“I am proud of the actual work that DEP did,” he says, acknowledging his past in the best way possible. “I am grateful and proud of the journey. I feel like I have integrated that person and that stage in my life. I can celebrate that as part of the greater victory of not killing myself or being that person forever. Just acknowledge that person is there and acknowledge it in a healthy way. As opposed to ‘Look at how powerful I am: I just burned that whole fucking landscape down!’
“The romanticization of negativity as the only place art can come from is not true,” he resigns. “Like people who wish their favorite artist from long ago would get back on the sauce so he can make that record you liked 20 years ago. The only virtue is being honest about where you are in your journey. I’d rather get to the point where I’d write children’s books and mean it than write viciously pissed-off records because I feel like I have to.”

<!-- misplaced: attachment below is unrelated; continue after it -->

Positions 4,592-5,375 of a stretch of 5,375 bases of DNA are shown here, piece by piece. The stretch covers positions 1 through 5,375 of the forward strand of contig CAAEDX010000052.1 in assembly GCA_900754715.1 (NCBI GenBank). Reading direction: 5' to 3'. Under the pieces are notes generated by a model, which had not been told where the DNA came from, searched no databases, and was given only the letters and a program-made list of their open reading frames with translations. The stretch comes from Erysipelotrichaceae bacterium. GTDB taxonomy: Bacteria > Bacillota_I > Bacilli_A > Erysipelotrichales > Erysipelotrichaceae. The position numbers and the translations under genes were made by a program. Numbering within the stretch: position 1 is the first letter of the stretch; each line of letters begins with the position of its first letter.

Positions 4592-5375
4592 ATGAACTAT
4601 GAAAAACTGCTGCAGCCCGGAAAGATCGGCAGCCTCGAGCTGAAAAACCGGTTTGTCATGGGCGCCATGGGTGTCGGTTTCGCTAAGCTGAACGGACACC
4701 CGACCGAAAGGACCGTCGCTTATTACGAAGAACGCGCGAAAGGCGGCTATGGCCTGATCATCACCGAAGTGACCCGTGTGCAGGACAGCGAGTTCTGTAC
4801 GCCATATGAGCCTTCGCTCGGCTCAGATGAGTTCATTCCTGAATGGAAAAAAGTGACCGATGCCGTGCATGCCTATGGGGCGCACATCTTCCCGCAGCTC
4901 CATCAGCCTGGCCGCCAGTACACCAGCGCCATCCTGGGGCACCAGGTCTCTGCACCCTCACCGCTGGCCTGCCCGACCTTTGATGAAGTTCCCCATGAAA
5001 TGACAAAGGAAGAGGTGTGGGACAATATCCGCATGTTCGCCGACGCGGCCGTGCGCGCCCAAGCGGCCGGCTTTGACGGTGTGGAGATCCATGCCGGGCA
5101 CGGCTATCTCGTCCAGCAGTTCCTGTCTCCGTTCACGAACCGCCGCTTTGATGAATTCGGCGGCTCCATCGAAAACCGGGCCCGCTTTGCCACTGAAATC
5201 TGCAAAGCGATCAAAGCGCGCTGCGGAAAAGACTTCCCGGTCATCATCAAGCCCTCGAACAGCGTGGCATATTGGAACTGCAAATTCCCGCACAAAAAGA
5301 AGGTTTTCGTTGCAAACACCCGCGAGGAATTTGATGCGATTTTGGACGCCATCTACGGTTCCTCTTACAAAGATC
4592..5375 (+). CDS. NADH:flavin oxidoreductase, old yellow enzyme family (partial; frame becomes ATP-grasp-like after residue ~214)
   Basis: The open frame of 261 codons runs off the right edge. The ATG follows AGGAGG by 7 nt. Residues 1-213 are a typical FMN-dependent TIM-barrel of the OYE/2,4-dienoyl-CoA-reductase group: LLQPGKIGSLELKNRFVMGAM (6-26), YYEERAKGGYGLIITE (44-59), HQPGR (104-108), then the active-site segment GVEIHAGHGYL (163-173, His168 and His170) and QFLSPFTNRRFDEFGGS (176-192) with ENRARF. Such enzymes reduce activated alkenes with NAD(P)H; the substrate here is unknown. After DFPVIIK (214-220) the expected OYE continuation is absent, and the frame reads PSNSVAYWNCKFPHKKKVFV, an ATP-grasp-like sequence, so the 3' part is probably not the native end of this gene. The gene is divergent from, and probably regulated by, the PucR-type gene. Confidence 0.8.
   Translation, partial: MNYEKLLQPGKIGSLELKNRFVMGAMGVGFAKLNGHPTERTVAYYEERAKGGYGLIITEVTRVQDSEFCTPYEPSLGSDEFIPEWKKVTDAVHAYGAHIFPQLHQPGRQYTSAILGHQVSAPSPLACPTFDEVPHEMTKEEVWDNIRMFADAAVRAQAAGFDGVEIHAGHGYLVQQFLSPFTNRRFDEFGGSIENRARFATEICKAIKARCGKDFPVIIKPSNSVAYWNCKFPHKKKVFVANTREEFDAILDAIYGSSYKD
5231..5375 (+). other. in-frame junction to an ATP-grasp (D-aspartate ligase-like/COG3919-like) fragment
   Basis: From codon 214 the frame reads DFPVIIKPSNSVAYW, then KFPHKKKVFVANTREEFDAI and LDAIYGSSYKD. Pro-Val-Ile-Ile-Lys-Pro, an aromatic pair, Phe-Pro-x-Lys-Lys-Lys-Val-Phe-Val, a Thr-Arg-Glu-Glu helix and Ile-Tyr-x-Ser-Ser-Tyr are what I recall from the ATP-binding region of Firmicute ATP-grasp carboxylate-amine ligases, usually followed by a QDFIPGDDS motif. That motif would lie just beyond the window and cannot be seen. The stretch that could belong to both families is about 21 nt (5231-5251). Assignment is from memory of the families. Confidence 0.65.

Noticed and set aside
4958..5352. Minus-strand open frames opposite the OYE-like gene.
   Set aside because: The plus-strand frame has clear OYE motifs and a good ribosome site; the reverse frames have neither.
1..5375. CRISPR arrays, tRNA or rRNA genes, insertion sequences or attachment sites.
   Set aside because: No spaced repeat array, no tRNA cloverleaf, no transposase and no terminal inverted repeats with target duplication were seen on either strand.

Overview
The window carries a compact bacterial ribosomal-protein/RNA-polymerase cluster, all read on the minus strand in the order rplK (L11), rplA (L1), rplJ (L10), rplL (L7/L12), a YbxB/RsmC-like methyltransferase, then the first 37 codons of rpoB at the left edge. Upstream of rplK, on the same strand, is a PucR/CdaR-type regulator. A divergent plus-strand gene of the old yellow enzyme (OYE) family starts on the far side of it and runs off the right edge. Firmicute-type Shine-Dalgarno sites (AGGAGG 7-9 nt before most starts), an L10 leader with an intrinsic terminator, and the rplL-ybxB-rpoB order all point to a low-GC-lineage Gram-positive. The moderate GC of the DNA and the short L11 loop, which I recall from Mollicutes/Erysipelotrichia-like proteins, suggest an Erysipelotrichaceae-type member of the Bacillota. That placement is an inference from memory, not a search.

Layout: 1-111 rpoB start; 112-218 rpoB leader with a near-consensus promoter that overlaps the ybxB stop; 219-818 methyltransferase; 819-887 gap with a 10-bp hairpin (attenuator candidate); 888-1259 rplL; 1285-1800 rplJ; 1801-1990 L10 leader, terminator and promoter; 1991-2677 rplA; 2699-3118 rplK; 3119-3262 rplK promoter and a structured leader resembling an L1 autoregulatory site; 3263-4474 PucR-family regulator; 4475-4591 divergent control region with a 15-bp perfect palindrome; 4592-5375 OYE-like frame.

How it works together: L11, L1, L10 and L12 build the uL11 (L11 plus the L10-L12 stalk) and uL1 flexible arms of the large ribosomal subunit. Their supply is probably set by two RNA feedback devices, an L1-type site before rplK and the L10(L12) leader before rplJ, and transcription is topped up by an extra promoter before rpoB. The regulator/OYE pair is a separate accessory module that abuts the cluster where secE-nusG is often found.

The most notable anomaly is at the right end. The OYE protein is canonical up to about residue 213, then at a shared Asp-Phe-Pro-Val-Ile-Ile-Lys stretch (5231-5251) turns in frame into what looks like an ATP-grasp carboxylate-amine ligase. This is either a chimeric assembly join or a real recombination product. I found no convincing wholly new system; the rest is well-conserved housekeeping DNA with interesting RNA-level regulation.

The Black Queen are hitting the road this month in support of 2018’s Infinite Games. Tickets are on sale now here.
02/23 – Las Vegas, NV @ Db172
02/24 – Phoenix, AZ @ The Rebel Lounge
02/26 – Austin, TX @ Barracuda
02/27 – Dallas, TX @ Curtain Club
03/01 – Atlanta, GA @ The Masquerade (Hell)
03/02 – Ybor City, FL @ Crowbar
03/03 – Orlando, FL @ The Abbey
03/05 – Charlotte, NC @ Amos Southend
03/06 – Washington, DC @ Union Stage
03/08 – Brooklyn, NY @ Music Hall of Williamsburg
03/09 – Philadelphia, PA @ Underground Arts
03/11 – Cambridge, MA @ The Sinclair
03/12 – Montreal, QC @ Le Ministere
03/13 – Toronto, ON @ Velvet Underground
03/15 – Detroit, MI @ The Shelter
03/16 – Chicago, IL @ Subterranean
03/17 – Minneapolis, MN @ Studio B – Skyway Theatre
03/19 – Denver, CO @ Marquis Theatre
03/20 – Salt Lake City, UT @ Urban Lounge
03/22 – Seattle, WA @ Chop Suey
03/23 – Portland, OR @ Dante’s
03/25 – San Francisco, CA @ Slim’s
03/26 – Sacramento, CA @ Holy Diver
03/28 – Los Angeles, CA @ The Regent